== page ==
One of the most important reasons was the problem of memory — specifically the memory required for Chinese fonts. At the advent of Latin alphabetic computing, Western engineers and designers determined that a font for English could be built upon a 5-by-7 bitmap grid — requiring only 5 bytes of memory per symbol. Although far from aesthetically pleasing, this grid offered sufficient resolution to render the letters of the Latin alphabet legibly on a computer terminal or a paper printout. Storing the 95 printable characters of U.S. ASCII required just 475 bytes of memory — a tiny fraction of, for example, the Apple II’s then 48 KB of motherboard memory.
To achieve comparable, bare-minimum legibility for Chinese characters, the 5-by-7 grid was far too small. When designing a bitmap font for Chinese, engineers had no choice but to increase the size of the Latin alphabetic grid geometrically, from 5-by-7 pixels to upward of 16-by-16 pixels or larger, or at least 32 bytes of memory per Chinese character. The total memory required to store just the bitmaps (in either simplified or traditional form, but not both, and with no accompanying metadata) would equal approximately 256 KB for the 8,000 most commonly used Chinese characters, or four times the total capacity of most off-the-shelf personal computers in the early 1980s. All this, even before accounting for the RAM requirements for the operating system and application software.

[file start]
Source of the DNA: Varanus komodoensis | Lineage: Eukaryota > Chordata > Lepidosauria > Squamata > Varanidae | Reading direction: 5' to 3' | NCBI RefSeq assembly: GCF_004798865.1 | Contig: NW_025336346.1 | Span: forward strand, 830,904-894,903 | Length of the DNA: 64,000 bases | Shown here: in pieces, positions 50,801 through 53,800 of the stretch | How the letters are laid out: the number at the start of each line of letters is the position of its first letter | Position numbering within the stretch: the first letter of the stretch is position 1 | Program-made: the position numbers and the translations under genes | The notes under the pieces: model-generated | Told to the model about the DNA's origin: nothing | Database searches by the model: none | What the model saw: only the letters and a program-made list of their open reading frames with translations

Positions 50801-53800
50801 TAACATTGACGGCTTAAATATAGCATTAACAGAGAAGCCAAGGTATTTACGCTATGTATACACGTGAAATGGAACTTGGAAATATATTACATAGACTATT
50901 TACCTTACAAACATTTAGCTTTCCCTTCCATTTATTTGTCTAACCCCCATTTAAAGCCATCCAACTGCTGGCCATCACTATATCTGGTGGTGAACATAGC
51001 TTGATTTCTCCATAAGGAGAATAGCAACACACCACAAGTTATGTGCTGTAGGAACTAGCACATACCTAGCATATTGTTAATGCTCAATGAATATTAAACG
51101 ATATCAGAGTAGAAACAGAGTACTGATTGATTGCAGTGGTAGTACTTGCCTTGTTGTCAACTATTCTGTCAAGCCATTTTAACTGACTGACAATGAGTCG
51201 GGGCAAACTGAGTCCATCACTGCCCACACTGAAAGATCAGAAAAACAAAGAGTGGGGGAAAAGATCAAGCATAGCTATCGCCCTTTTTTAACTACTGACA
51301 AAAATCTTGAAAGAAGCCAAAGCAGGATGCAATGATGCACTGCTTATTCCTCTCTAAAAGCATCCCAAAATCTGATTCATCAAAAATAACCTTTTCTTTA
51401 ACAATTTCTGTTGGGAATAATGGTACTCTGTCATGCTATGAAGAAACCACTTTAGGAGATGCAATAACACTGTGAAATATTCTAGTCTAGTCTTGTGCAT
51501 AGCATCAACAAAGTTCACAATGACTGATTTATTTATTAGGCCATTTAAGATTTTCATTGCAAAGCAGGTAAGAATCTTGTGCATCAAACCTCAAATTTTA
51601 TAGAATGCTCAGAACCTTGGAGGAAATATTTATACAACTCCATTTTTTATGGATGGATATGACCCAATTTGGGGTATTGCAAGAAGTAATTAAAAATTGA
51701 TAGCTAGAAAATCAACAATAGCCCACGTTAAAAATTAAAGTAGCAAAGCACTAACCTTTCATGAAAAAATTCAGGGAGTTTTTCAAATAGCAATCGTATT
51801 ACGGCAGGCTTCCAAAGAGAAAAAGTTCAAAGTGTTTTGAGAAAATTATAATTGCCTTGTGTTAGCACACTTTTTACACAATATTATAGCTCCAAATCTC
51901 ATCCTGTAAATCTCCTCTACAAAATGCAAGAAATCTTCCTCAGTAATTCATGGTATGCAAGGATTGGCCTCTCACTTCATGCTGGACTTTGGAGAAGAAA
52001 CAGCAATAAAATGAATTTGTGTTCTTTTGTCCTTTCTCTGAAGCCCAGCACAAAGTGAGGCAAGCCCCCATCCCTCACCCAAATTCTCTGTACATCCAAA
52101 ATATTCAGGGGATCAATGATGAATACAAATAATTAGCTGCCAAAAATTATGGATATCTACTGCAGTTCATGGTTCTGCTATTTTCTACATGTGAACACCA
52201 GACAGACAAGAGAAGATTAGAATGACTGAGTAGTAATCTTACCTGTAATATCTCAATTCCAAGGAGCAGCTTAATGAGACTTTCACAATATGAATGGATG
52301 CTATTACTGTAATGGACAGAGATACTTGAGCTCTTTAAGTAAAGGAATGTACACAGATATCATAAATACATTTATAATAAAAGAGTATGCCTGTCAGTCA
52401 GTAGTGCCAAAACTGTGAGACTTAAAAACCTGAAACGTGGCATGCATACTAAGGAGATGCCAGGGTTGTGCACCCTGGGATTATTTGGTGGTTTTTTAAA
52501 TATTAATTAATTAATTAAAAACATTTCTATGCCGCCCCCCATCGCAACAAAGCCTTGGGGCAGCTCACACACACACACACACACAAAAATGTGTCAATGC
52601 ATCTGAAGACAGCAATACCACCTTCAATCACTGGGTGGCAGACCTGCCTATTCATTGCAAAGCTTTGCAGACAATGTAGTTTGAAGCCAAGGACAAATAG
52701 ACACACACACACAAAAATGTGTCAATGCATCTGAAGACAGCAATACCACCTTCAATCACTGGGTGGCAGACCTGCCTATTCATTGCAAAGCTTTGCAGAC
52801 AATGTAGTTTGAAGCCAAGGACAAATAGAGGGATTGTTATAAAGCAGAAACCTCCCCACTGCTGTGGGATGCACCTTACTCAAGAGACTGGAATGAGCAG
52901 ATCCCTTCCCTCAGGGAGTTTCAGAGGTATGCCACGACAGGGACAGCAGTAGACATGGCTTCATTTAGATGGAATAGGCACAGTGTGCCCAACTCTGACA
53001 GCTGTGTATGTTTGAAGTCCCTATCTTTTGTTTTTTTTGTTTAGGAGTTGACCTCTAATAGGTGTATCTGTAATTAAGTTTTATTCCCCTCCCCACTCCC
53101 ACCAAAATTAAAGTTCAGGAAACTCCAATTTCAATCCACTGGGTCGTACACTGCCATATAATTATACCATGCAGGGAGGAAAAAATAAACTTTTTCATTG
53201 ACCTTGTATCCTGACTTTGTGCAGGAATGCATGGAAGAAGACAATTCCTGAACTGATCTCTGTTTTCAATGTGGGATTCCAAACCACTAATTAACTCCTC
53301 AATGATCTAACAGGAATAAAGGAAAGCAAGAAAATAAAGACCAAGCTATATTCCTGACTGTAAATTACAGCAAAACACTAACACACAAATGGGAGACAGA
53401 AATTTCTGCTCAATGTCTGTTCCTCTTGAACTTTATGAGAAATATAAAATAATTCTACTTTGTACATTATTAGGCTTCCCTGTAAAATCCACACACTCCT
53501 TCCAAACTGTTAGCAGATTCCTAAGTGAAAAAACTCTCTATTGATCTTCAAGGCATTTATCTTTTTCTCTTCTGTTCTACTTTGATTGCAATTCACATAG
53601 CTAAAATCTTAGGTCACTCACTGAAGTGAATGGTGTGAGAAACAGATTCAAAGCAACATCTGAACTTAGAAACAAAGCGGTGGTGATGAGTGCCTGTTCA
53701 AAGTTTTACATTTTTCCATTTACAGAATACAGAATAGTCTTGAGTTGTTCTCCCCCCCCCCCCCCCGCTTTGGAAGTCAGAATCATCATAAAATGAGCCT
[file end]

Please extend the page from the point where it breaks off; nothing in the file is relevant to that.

Such is the context for one of the great engineering histories of modern computing, a tale of entrepreneurial daring and engineering ingenuity that provides a unique look into the global development of the digital revolution.